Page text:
Eunjung Hwang and Siebren Versteeg
Due to an ironic and unfortunate turn of events, Dutch artist Siebren Versteeg was unable to make it to the opening night of his own exhibition. Versteeg’s work, alongside the work of Korean artist Eunjung Hwang, is on display at the University of Nevada, Reno’s Sheppard Gallery. Versteeg was scheduled to give a talk about his art but, after having a hard drive crash that contained eight or nine months of work for an upcoming show, he sent a video instead. But the video presentation was extremely fitting, entertaining and perhaps gave more insight into his work than a live lecture might have. It was an experiential, time-based artwork that fit right alongside his other pieces in the show.
Versteeg’s work largely addresses the digitizating of music. Upon entering the gallery, the viewer is drawn in by a wall-size mural of black-and-white lines radiating out from a central point. Upon closer inspection, the central point turns out to be a small LCD screen embedded into the wall. The screen contains an image of the Napster logo and the words “Own Nothing, Have Everything"—a slogan from a Napster campaign and also the title of the piece. By extending the lines out of the digital space of the screen onto the wall, Versteeg is attempting to ground it in material space. But after the show is over, the piece will no longer exist—at least not in the same form.
At a deeper level, Versteeg’s work deals with perceptions of time and space from a subjective point of view.
“I became fascinated working with time-based media early on,” says Versteeg. “It seemed to speak to the way I was personally assimilating to the changing technology.”
In “18 and Life,” the artist took his cassette tape collection from when he was 18 years old and replaced the inserts with his high school portrait. While this piece reflects his personal feelings, a majority of his work is concerned with the viewer’s perception and experience of it.
The other half of the gallery is occupied by the work of Eunjung Hwang. An entire wall is filled with large digital prints displayed alongside her animations. The complex prints are loaded with fantastic creatures—some human-like and disembodied—inhabiting flat environments. The prints serve as storyboards for her animations.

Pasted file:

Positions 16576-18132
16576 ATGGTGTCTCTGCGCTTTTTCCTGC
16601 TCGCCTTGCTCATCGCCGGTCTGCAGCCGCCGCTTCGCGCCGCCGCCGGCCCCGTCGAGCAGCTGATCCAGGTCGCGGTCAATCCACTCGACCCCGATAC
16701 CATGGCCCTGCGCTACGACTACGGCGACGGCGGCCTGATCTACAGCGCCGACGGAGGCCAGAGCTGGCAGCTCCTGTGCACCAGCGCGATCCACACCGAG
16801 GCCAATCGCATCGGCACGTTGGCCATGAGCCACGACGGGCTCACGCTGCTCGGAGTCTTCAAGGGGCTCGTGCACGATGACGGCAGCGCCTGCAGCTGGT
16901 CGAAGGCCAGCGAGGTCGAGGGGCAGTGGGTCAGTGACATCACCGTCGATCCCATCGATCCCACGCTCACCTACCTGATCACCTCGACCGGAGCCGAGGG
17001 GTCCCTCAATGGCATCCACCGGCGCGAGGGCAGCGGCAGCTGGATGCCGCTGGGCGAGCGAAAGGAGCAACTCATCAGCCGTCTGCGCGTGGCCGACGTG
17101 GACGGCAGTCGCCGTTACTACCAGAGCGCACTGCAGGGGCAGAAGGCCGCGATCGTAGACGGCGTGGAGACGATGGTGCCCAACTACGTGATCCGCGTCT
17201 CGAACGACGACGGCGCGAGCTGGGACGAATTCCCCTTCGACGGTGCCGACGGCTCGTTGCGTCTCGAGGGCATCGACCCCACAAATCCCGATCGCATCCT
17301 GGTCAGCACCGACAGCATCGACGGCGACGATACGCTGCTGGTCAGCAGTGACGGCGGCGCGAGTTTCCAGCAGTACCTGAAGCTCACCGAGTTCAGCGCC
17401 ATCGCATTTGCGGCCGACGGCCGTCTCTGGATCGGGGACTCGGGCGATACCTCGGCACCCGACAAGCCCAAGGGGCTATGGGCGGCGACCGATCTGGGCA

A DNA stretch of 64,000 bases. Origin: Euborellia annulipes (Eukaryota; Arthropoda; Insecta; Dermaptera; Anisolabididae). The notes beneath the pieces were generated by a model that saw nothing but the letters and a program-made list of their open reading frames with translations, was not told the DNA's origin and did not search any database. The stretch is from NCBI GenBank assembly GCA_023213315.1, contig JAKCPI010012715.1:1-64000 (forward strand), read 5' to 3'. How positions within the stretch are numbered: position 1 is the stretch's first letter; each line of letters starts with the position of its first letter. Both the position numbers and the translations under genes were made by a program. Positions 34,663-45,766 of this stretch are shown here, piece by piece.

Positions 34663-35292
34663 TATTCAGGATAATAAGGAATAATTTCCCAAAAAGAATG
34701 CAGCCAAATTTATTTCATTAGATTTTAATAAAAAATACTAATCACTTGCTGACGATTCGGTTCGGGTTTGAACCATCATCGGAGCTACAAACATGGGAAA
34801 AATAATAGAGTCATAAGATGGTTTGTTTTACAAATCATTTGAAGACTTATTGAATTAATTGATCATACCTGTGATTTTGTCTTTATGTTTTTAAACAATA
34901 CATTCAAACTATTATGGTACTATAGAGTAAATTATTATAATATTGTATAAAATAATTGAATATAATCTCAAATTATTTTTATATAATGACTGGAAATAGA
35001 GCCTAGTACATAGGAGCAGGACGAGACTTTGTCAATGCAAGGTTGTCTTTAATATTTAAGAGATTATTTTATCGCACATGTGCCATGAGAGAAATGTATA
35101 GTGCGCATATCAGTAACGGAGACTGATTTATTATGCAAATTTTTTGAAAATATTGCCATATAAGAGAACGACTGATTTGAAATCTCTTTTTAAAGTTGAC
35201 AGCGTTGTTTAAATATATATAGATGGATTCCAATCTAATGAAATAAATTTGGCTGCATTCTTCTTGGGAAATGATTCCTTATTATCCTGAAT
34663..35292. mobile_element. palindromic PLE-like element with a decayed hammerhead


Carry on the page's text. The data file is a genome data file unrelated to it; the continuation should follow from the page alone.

All of her creations start with drawings made by hand—something Hwang calls an “automatic movement” inspired by subconscious imagery. The images come from her dreams, memories and childhood. She then digitizes the drawings by re-creating them on the computer. Hwang says the computer drawings, perhaps because they are so rudimentary and cartoon-like, seem light.
“It doesn’t feel very serious. I think there is some humor in the work; sometimes it’s a little dark.”
Hwang’s characters show up in different forms and combinations in her animations. During a residency in Austria, she decided to create her own crests after seeing them everywhere on the local architecture. The characters from these crests end up in an animation called “Bestial Delights,” where they are superimposed over a photographic image of snowy mountains taken from the Austrian landscape. The characters pass in and out of the landscape as they mutate and interact with each other—often in violent and gruesome ways. The animations are narrative, in the way that dreams are, but have no logic.
On the surface, the two artists’ work seems vastly different. The curator of the show, Marjorie Vecchio, director of the Sheppard Gallery, planned it this way.
“The open-ended presentation allows for other lines of connection rather than thematic or media-based ones. Even though [Versteeg and Hwang’s] work [are] unrelated in many ways, they are both deeply involved in the postmodern cultural subconscious.”
Perhaps a common thread is that the artists are interested in the intangible. They both deal with spaces that don’t exist in material form, whether it is in the world of dreams or the world of cyber-space.